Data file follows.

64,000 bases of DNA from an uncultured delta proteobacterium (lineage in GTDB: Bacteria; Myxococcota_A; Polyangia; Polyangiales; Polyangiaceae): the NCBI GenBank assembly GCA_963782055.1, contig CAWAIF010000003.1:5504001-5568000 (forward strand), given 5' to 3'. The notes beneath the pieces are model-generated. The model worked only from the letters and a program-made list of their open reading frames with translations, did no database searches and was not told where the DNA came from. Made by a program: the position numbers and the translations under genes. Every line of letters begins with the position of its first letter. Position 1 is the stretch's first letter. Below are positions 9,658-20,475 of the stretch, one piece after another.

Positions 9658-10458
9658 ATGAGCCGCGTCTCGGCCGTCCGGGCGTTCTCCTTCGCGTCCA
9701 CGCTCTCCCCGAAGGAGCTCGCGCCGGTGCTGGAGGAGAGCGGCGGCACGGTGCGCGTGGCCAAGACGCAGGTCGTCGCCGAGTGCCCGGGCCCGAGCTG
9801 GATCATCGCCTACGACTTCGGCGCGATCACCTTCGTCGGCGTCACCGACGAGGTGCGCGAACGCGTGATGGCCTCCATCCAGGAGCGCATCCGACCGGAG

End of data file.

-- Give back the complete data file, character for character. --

64,000 bases of DNA from an uncultured delta proteobacterium (lineage in GTDB: Bacteria; Myxococcota_A; Polyangia; Polyangiales; Polyangiaceae): the NCBI GenBank assembly GCA_963782055.1, contig CAWAIF010000003.1:5504001-5568000 (forward strand), given 5' to 3'. The notes beneath the pieces are model-generated. The model worked only from the letters and a program-made list of their open reading frames with translations, did no database searches and was not told where the DNA came from. Made by a program: the position numbers and the translations under genes. Every line of letters begins with the position of its first letter. Position 1 is the stretch's first letter. Below are positions 9,658-20,475 of the stretch, one piece after another.

Positions 9658-10458
9658 ATGAGCCGCGTCTCGGCCGTCCGGGCGTTCTCCTTCGCGTCCA
9701 CGCTCTCCCCGAAGGAGCTCGCGCCGGTGCTGGAGGAGAGCGGCGGCACGGTGCGCGTGGCCAAGACGCAGGTCGTCGCCGAGTGCCCGGGCCCGAGCTG
9801 GATCATCGCCTACGACTTCGGCGCGATCACCTTCGTCGGCGTCACCGACGAGGTGCGCGAACGCGTGATGGCCTCCATCCAGGAGCGCATCCGACCGGAG